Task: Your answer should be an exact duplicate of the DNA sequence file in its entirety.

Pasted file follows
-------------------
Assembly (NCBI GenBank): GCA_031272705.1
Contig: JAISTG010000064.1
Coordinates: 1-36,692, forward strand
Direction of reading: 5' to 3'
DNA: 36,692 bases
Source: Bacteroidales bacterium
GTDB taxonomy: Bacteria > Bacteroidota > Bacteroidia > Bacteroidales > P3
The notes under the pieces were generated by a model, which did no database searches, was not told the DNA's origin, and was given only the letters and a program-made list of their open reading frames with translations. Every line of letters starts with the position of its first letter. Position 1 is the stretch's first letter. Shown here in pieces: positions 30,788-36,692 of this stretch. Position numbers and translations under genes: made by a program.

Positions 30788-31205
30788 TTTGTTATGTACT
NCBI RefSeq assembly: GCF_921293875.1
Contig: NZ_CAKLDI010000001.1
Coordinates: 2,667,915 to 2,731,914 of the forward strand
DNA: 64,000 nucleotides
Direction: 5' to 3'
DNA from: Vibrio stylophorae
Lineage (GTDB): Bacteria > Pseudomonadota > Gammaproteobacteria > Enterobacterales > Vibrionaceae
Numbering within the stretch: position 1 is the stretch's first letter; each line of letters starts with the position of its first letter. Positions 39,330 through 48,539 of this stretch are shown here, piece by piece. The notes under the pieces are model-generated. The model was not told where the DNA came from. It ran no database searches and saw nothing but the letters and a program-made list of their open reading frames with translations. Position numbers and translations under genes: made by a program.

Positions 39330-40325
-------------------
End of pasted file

Assembly (NCBI GenBank): GCA_031272705.1
Contig: JAISTG010000064.1
Coordinates: 1-36,692, forward strand
Direction of reading: 5' to 3'
DNA: 36,692 bases
Source: Bacteroidales bacterium
GTDB taxonomy: Bacteria > Bacteroidota > Bacteroidia > Bacteroidales > P3
The notes under the pieces were generated by a model, which did no database searches, was not told the DNA's origin, and was given only the letters and a program-made list of their open reading frames with translations. Every line of letters starts with the position of its first letter. Position 1 is the stretch's first letter. Shown here in pieces: positions 30,788-36,692 of this stretch. Position numbers and translations under genes: made by a program.

Positions 30788-31205
30788 TTTGTTATGTACT
NCBI RefSeq assembly: GCF_921293875.1
Contig: NZ_CAKLDI010000001.1
Coordinates: 2,667,915 to 2,731,914 of the forward strand
DNA: 64,000 nucleotides
Direction: 5' to 3'
DNA from: Vibrio stylophorae
Lineage (GTDB): Bacteria > Pseudomonadota > Gammaproteobacteria > Enterobacterales > Vibrionaceae
Numbering within the stretch: position 1 is the stretch's first letter; each line of letters starts with the position of its first letter. Positions 39,330 through 48,539 of this stretch are shown here, piece by piece. The notes under the pieces are model-generated. The model was not told where the DNA came from. It ran no database searches and saw nothing but the letters and a program-made list of their open reading frames with translations. Position numbers and translations under genes: made by a program.

Positions 39330-40325